Emerging-Market Stocks Rise as Telecom Shares Jump; Forint Gains

Emerging-market stocks rose as China Mobile (941) Ltd. paced gains phone companies and Brazilian shares rallied to a nine-month high.

China Mobile jumped 2.6 percent in Hong Kong after forming a cellular-tower joint venture, while the Shanghai Composite Index climbed the most in a month. Gauges in Turkey and Poland added at least 0.4 percent. Thai shares extended the longest winning streak in almost four years. The Hungarian forint ended a three-day retreat against the euro as industrial output rose. The Russian ruble slid after fighting in Ukraine renewed the risk of sanctions.

The MSCI Emerging Markets Index increased 0.5 percent to 1,063.66. A gauge of developing-nation telecommunications companies rose 1.2 percent to the highest level since November. China reports second-quarter economic-growth figures this week, while Federal Reserve Chair Janet Yellen will deliver her semiannual testimony to two congressional committees on the outlook for the U.S. economy.

“We’re seeing some rebound in EM today on the back of stabilization in European risk sentiment,” Michael Wang, an emerging-market strategist in London at Amiya Capital LLP, said by e-mail. There are “expectations that China data will show further stabilization in growth,” he said.

The developing-nation gauge has gained 6.1 percent this year and trades at 11.1 times projected 12-month earnings, data compiled by Bloomberg show. The MSCI World Index has risen 5.2 percent in 2014 and is valued at a multiple of 15.1.

Brazilian Stocks

The Ibovespa rallied 1.7 percent in Sao Paulo. Oil producer Petroleo Brasileiro SA rose 4.5 percent, leading gains in Brazilian state-run companies amid speculation President Dilma Rousseff will lose her re-election bid after the country’s soccer team was routed in the World Cup tournament.

The forint appreciated 0.4 percent as official data showed industrial production rose 9.6 percent in May compared with a year earlier. Hungary’s benchmark BUX index added 1.1 percent. The Borsa Istanbul 100 Index climbed 1.6 percent to the highest level in more than a month.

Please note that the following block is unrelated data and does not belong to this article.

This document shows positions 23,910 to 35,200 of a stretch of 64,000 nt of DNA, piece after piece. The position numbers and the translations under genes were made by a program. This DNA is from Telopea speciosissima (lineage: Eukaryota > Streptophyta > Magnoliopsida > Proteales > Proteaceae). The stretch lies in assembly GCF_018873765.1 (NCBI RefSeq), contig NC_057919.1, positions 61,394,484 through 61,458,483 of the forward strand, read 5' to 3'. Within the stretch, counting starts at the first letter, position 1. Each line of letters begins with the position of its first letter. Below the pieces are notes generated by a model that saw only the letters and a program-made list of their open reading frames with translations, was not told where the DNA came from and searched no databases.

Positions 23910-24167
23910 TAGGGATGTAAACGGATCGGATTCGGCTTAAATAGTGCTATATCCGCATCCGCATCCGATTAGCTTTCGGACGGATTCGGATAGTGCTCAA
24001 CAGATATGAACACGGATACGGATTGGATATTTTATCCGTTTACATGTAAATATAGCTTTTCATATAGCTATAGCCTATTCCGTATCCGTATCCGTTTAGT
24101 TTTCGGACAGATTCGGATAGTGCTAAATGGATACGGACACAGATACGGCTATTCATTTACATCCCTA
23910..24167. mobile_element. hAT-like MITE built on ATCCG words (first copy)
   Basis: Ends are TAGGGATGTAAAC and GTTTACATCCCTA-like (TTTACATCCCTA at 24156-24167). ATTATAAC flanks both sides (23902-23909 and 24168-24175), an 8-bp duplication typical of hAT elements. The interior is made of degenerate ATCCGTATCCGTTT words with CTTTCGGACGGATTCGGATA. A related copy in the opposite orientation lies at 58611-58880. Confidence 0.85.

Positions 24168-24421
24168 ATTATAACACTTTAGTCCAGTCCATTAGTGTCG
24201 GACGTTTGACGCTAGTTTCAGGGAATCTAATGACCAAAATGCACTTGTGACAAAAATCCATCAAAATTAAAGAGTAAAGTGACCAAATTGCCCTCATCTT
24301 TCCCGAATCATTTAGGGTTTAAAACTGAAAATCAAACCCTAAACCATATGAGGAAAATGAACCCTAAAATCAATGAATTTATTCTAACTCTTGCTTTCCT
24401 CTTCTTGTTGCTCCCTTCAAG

The FTSE/JSE Africa All Shares Index rose 0.7 percent in Johannesburg and the ADX General Index in Abu Dhabi advanced 1.5 percent to the strongest close since June 12.

The ruble slid 0.3 percent, depreciating for a third day, as fighting in south-east Ukraine rekindled concern further economic sanctions will be imposed on Russia. The Micex Index fell 1.1 percent.

Joint Venture

Nine out of 10 industry groups in the emerging-markets measure rose, led by telecommunications companies. China Mobile increased the most in two months, while China Unicom (Hong Kong) Ltd. and China Telecom Corp. added at least 3.9 percent. The carriers formed a venture to build telecommunications towers to help save on capital expenditure.

The Hang Seng China Enterprises Index gained 0.8 percent, its third day of advances. The Shanghai Composite Index added 1 percent as utilities and consumer-staples shares gained on speculation profit will beat estimates.

China’s economy probably expanded 7.4 percent in the three months to June 30 from a year earlier, according to the median of 44 economists’ estimates compiled by Bloomberg before data scheduled for July 16.

Thailand’s SET Index (SET) added 0.7 percent in its 12th day of gains, taking the gauge to its highest close since June 2013. Global funds have bought a net $1.5 billion of Thai stocks and bonds this month, exchange data show.

Thai Stimulus

Thailand’s military government plans new measures to stimulate tourism and will establish special economic zones along the country’s borders, junta leader Prayuth Chan-Ocha said on July 11. The administration will also follow up on investment projects approved in the past two years, he said.

The Philippine Stock Exchange Index sank 1 percent. President Benigno Aquino’s popularity fell to record lows in two surveys as he prepared to address the country in response to an outcry over stimulus spending that was partially voided by the top court.

Indonesia’s rupiah weakened 0.7 percent, the biggest decliner among the 24 emerging-market currencies monitored by Bloomberg.

The premium investors demand to own emerging-market debt over U.S. Treasuries fell two basis point to 262, according to JPMorgan Chase & Co. indexes.

To contact the reporters on this story: Natasha Doff in London at ndoff@bloomberg.net; Anuchit Nguyen in Bangkok at anguyen@bloomberg.net

To contact the editors responsible for this story: Michael Patterson at mpatterson10@bloomberg.net; Daliah Merzaban at dmerzaban@bloomberg.net Ash Kumar, Richard Richtmyer

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